> write the tests as well. that would be great. - Goncalo*
> *
> *
> BDD = Behavior Driven Development. It's either the same thing or very
> closely related to ATDD (Acceptance Test Driven Development). In either
> case, the general idea is that you specify what the entire system *must do
> * (system requirements/acceptance criteria) and then you write tests to
> verify each requirement. This sort of test might look like:
> "WHEN the bold button is pressed
>  AND the string 'abcd' is typed,
>  EXPECT the text view to contain the string 'abcd' in bold"
> Then, for each line, you write a function that implements either the setup
> (the WHEN/AND portion) or the evaluation (the EXPECT portion) and then the
> framework puts the pieces together and executes the test. The code for the
> test (in pseudocode) might look like this:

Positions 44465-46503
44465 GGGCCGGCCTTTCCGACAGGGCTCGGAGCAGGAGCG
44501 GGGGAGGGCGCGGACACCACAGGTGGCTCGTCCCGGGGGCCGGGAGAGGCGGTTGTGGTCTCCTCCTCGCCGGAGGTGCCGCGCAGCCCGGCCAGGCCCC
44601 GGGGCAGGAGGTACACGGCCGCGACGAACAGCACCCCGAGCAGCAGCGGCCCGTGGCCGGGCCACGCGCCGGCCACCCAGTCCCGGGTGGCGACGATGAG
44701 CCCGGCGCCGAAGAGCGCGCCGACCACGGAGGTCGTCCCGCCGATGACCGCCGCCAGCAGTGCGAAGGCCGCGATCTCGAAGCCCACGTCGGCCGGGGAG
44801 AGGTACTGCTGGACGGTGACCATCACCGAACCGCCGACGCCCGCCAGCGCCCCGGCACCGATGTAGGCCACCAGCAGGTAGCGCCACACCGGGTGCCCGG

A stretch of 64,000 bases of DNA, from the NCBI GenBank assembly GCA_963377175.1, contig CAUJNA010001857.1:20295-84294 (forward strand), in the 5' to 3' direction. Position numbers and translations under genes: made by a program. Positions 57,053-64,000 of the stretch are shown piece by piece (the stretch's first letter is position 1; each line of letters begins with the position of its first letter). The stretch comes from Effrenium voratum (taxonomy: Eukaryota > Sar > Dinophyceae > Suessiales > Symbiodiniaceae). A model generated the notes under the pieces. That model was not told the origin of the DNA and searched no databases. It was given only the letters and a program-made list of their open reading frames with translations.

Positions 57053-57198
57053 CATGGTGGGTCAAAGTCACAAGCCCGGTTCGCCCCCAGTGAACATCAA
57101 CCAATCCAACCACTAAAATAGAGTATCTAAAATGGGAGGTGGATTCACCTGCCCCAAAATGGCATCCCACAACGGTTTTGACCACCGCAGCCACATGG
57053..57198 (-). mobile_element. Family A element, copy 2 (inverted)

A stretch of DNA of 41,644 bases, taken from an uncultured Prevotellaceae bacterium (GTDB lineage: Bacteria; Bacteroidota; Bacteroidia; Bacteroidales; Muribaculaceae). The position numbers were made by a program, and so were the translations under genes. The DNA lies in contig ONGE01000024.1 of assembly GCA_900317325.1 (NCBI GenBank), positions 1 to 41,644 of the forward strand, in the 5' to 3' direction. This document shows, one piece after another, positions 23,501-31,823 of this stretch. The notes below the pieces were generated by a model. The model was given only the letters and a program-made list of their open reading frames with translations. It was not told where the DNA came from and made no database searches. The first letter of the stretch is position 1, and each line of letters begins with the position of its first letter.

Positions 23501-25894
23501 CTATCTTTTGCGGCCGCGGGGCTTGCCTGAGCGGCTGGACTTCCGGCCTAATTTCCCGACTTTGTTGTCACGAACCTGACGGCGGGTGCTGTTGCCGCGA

> func pressBoldButton () {
>    theApp.boldButton.setPressed (true)
> }
> func type(string input) {
>    theApp.InsertAtCursor (input)
> }
> func verifyContents () {
>    start := 0
>    end := 3
>    contents := theApp.GetFormattedSubStr (start, end)
>    contentsAreBold := contents.isBold()
>    letters := contents.getPlainTextString()
>    Testing.Expect (contentsAreBold);
>    Testing.Expect (letters == "abcd")
> }
> On Thu, Apr 4, 2013 at 9:11 AM, Dane Henson <dane@xxxxxxxxxxxxxxxx> wrote:
>> Here is another practical post I found interesting regarding setting up
>> Unit Tests in Vala with Cmake:
>> http://blog.remysaissy.com/2012/11/setting-up-unit-tests-in-vala-project.html
>> I apologize for spamming the mailing list.
>> On Thu, Apr 4, 2013 at 8:56 AM, Sergey "Shnatsel" Davidoff <
>> sergey@xxxxxxxxxxxxxxxx> wrote:
>>> I strongly recommend anyone interested in automated testing to read
>>> through Martin Pitt's Ubuntu Dev Week session on the topic. He's the one
>>> responsible for most of unit testing in Ubuntu (he's also the author of
>>> Apport which we already use). His IRC nick is "pitti" and the session logs
>>> can be found at
>>> http://irclogs.ubuntu.com/2013/01/31/%23ubuntu-classroom.html
>>> --
>>> Sergey "Shnatsel" Davidoff
>>> OS architect @ elementary